SINGAPORE – Singapore’s financial sector went from strength to strength, buoyed by broad-based growth but inflationary pressures, wobbly global growth and global tightening monetary policies have weighed on the central bank’s fiscal performance.
The Monetary Authority of Singapore (MAS) on Tuesday (July 19) announced at its annual review that it clocked a net loss of $7.4 billion for the financial year ended March 31, 2022 – the first time in nine years.
The loss came from lower investment gains, a large negative foreign exchange translation effect, and higher interest expenses.
As a result of the loss, MAS did not contribute to Singapore’s consolidated fund, out of which government expenditure is made, for the financial year. It had contributed $1.07 billion in fiscal 2021 and $2.17 billion in 2020.
MAS also said that as at end-March, Singapore’s official foreign reserves recorded a net loss of $4.7 billion as investment gains of $4 billion were more than offset by the strengthening of the Singapore dollar, which led to a negative foreign exchange translation effect of $8.7 billion.
The Singdollar strengthened 4 per cent against the British pound, 5 per cent against the euro, and 9 per cent against the Japanese yen, MAS noted.
The investment returns from Singapore’s reserves supplement its Budget spending. The Government can spend up to 50 per cent of the expected long-term investment returns generated by MAS, GIC and Temasek Holdings – the three entities tasked to manage the reserves.
MAS’ total expenditure for the year increased, to $2.8 billion, due mainly to higher interest expenses on domestic money market operations.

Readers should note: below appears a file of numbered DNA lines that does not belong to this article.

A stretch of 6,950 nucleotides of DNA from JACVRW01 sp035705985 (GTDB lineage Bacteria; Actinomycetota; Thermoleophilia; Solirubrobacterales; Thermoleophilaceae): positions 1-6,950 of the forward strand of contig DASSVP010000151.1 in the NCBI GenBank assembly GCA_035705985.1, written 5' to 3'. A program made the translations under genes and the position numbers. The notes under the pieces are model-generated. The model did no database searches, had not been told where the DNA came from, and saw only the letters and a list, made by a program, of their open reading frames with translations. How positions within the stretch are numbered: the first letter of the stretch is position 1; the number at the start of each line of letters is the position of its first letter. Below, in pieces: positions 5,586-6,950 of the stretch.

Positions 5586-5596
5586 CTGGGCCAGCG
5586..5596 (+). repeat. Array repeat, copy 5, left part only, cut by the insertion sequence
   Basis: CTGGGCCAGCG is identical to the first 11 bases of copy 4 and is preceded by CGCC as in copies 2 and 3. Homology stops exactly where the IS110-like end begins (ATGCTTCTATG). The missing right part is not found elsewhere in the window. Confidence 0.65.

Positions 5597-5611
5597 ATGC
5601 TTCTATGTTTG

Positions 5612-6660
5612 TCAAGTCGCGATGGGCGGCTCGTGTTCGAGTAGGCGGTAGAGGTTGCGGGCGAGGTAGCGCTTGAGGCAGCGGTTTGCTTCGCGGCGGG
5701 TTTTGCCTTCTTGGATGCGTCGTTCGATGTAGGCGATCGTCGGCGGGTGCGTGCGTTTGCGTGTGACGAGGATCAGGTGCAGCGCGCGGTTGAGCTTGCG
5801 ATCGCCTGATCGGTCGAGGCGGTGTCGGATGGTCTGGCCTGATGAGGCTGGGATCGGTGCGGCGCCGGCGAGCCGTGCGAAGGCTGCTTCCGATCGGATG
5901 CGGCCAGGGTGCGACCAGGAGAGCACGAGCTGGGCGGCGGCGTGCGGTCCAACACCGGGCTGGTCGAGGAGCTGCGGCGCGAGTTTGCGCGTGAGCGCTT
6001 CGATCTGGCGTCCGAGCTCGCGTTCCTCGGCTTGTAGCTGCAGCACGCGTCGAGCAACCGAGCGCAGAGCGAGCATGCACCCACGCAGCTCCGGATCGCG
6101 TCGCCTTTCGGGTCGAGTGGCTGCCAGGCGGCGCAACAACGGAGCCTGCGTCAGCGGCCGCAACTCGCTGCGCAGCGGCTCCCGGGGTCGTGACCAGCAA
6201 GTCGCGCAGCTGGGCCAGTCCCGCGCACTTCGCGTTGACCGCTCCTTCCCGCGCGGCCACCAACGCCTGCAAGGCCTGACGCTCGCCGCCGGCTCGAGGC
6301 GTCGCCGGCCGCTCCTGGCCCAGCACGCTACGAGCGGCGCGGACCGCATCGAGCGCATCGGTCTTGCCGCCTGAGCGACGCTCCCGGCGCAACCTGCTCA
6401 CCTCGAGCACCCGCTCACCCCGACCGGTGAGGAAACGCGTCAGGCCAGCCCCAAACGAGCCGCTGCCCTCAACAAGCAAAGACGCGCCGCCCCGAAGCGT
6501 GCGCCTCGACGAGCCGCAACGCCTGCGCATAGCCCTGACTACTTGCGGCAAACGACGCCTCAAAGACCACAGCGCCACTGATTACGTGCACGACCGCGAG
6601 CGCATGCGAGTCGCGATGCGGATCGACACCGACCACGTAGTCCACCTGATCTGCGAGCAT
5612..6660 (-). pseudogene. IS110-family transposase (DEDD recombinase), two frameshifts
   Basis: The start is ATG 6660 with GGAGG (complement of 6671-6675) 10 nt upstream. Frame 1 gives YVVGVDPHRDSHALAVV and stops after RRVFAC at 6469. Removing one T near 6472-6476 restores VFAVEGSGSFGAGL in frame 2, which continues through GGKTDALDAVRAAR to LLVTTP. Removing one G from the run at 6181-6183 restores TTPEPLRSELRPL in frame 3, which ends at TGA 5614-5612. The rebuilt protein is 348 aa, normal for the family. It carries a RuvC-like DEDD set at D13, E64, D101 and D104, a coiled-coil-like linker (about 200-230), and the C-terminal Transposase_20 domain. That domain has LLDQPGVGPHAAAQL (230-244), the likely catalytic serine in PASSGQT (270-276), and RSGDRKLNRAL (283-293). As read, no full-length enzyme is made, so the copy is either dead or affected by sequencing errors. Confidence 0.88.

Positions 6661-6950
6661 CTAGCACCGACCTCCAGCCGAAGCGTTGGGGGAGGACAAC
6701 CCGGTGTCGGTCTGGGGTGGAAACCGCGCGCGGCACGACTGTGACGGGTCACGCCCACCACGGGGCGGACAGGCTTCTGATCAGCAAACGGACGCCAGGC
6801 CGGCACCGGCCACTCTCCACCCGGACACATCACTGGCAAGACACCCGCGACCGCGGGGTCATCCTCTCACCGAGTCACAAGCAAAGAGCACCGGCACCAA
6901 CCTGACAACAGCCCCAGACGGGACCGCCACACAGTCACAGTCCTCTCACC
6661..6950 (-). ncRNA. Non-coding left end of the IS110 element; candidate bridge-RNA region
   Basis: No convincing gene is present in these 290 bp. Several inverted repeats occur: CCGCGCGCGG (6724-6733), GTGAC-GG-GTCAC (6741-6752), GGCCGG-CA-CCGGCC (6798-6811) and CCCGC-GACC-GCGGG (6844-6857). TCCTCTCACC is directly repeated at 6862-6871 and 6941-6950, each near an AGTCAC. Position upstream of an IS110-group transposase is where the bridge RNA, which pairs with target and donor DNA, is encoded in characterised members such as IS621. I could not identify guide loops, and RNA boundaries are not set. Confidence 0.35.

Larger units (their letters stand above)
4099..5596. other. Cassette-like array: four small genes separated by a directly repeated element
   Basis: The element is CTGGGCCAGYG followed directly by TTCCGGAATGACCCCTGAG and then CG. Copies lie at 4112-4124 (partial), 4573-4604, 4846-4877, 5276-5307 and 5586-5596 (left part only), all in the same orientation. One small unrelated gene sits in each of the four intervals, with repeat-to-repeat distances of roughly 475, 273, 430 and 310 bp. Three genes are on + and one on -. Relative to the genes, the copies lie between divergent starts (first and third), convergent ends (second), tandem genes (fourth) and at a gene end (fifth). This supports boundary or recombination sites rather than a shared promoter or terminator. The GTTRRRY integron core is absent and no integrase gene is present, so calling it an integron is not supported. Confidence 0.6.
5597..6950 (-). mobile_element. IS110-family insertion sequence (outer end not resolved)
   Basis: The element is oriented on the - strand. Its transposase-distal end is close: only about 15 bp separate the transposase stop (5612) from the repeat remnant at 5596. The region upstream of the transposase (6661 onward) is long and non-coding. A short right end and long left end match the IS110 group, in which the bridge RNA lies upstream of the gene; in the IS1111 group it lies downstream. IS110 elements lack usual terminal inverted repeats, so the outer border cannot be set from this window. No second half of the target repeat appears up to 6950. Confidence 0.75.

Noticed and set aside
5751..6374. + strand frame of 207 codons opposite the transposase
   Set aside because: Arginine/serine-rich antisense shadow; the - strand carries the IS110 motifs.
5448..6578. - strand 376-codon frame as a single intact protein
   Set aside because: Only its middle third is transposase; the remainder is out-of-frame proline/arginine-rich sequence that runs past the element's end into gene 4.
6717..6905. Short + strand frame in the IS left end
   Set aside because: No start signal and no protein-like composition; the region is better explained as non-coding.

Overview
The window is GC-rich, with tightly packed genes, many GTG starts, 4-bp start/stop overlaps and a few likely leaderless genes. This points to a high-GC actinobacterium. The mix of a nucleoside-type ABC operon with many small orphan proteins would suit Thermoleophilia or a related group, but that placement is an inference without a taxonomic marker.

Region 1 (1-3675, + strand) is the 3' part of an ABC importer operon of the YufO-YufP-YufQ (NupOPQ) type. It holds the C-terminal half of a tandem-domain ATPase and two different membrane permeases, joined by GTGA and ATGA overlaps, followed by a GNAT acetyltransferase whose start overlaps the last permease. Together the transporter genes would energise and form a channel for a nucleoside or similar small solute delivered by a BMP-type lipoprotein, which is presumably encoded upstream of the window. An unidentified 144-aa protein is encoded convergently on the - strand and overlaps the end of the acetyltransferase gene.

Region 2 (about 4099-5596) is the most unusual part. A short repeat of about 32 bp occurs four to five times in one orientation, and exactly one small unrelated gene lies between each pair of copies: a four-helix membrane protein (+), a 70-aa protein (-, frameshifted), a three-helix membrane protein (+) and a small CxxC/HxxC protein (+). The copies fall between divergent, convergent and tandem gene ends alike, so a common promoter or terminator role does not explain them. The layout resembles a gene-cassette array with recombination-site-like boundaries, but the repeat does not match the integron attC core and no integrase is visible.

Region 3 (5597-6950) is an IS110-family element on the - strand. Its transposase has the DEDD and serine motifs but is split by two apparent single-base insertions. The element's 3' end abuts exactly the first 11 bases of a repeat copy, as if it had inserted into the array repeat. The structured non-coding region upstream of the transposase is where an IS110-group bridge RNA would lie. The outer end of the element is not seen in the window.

The central bank has been gradually tightening monetary policy since Oct 2021, as inflation continues to rise. A stronger exchange rate makes imports cheaper. It can also decrease Singapore’s exports, dampening economic growth. Both effects can also reduce the pressure to raise wages.
In July, MAS further tightened monetary policy in its second off-cycle move this year.
MAS managing director Ravi Menon said on Tuesday that core inflation is projected to increase to a peak of 4 per cent to 4.5 per cent in the third quarter this year before levelling off to 3.5 per cent to 4 per cent by year end, much higher than what Singapore is used to. Core inflation excludes housing rents and private transport costs.
“If there are fresh shocks to global energy and food supplies arising from the ongoing conflict in Ukraine or a significant overheating of the domestic labour market, inflation may end up being higher and more persistent,” he said.
Senior Minister and MAS chairman Tharman Shanmugaratnam said in the report that the central bank had tightened monetary policy four times since Oct 2021 to help ensure medium-term price stability, amid sustained growth in the economy.
“These moves should slow the inflation momentum but cannot fully mitigate the pass-through of higher global inflation, especially in food and energy prices.
“The domestic labour market is tight and some pickup in consumer services inflation is to be expected. However, MAS expects core inflation to stabilise by the latter part of the year,” he added.